Within the rooms, American and English antiques are blended with comfortable chairs and sofas to create what McElveen-Bogache calls “casual elegance.” The house, she says, “was designed to put people first. It is not a museum.”
The traditional décor is given a twist through surprising combinations of furnishings and artwork. “Bonnie is anything but boring,” her sister says.
In the living room, a modern Lucite coffee table is an unexpected touch next to tufted armchairs and 17th-century Spanish paintings of angels flanking the fireplace. Next door in the library, a 1968 painting of watermelons by Colombian artist Fernando Botero hangs opposite a breakfront filled with vintage leather-bound volumes.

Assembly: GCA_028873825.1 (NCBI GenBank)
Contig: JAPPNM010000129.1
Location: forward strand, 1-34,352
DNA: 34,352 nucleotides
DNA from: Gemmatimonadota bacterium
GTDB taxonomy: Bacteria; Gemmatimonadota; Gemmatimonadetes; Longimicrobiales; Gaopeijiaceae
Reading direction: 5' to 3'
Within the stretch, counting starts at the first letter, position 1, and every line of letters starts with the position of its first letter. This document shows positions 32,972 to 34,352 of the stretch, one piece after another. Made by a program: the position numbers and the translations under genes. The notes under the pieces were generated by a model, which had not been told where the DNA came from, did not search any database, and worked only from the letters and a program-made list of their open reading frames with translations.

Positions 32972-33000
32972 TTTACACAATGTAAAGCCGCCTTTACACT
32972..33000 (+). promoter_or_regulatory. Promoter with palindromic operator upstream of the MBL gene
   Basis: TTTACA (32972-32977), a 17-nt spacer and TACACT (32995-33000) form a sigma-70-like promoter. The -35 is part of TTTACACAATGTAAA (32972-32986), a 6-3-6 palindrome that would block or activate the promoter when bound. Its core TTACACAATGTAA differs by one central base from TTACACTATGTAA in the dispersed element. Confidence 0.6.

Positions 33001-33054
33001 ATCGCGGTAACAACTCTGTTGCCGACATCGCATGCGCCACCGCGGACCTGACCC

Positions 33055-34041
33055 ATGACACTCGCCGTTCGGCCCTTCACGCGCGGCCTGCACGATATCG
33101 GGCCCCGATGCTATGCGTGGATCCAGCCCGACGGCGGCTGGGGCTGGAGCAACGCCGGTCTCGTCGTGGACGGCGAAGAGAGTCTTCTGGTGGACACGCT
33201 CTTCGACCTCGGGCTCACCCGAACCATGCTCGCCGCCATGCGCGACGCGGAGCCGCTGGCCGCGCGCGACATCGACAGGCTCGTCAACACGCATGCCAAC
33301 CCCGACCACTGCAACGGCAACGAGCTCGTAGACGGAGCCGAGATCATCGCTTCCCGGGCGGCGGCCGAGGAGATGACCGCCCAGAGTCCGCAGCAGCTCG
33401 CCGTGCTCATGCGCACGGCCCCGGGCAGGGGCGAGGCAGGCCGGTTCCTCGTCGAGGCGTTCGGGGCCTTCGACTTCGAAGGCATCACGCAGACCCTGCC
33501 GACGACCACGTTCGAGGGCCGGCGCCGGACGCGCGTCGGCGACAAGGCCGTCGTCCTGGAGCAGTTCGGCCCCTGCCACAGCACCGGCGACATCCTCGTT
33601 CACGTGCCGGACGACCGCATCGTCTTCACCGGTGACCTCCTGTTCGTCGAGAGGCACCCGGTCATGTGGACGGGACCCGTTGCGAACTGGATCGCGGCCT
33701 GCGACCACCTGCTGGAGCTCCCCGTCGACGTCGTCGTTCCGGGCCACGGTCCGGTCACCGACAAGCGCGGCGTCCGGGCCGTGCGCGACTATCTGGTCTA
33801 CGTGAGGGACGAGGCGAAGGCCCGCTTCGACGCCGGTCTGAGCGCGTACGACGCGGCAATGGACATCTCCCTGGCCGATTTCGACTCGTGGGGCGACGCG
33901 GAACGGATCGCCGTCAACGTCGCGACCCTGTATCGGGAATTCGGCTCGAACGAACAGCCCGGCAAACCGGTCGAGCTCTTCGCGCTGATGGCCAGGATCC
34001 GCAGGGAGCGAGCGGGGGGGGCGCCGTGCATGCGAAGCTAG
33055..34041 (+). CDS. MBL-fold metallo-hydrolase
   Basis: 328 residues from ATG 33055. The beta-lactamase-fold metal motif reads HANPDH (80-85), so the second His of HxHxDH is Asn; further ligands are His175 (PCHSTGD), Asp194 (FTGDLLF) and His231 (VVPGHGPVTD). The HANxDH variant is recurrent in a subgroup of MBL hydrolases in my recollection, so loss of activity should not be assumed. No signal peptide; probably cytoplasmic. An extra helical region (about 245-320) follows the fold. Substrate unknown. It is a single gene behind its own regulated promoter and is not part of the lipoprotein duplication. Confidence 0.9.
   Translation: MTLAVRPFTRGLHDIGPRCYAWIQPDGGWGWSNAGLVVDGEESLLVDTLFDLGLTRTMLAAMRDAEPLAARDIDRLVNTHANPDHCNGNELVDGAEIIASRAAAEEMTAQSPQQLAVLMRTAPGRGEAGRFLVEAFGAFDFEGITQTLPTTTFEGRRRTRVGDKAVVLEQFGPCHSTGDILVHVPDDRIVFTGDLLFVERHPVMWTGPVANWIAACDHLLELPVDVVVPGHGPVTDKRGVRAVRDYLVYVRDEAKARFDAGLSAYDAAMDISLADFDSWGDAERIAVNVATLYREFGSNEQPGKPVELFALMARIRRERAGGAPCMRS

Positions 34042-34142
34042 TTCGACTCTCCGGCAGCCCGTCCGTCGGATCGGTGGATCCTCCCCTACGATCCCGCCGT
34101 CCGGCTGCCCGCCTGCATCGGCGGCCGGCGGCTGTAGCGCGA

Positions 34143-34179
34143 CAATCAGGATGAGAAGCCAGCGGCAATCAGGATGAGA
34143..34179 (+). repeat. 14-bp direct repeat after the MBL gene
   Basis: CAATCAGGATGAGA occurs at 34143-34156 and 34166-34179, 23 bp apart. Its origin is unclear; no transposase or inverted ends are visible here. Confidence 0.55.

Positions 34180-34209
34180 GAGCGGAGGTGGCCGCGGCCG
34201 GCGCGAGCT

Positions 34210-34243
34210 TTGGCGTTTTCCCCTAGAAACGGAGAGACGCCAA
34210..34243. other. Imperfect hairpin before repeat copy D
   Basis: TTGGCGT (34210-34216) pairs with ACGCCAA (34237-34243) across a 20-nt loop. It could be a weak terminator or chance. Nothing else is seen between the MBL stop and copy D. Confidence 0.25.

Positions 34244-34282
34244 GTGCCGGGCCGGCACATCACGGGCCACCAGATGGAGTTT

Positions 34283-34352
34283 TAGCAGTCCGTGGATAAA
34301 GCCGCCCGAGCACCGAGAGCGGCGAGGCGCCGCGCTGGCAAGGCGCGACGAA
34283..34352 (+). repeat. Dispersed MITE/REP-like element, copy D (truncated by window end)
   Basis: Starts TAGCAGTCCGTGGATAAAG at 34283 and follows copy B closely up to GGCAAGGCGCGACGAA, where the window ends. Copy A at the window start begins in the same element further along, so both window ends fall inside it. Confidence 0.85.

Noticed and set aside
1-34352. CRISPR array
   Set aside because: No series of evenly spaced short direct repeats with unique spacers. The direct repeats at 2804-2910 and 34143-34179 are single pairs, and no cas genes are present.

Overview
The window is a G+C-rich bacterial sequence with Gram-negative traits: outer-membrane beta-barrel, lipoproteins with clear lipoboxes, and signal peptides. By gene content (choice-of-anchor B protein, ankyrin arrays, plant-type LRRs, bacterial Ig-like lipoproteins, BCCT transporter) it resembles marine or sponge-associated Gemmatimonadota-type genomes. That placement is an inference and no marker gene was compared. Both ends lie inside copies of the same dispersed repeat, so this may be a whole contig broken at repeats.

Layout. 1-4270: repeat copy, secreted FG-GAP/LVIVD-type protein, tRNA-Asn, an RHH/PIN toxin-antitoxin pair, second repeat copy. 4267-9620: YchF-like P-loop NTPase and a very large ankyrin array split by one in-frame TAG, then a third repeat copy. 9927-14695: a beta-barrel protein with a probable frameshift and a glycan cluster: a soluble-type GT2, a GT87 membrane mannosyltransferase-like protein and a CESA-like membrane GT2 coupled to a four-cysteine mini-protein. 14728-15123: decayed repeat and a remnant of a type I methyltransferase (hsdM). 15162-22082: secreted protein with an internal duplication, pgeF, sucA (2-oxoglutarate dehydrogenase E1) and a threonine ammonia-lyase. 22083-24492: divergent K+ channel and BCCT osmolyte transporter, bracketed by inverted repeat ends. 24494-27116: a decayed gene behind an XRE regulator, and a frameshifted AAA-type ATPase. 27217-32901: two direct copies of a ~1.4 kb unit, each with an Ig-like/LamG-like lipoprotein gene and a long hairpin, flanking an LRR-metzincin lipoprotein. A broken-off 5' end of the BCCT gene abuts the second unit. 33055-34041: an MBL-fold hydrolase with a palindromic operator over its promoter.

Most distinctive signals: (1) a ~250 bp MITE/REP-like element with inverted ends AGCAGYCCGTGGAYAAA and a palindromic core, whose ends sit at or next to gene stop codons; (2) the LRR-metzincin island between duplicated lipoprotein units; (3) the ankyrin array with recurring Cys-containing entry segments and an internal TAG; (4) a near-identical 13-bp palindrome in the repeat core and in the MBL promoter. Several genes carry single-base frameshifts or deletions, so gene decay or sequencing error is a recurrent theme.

Leopard-patterned carpeting there is repeated on the stairs leading to the second floor. Adjacent to the staircase, an imposing wooden eagle sits atop a pedestal in the foyer. “I was told it came from Gloria Vanderbilt’s house in Maine,” McElveen-Hunter says.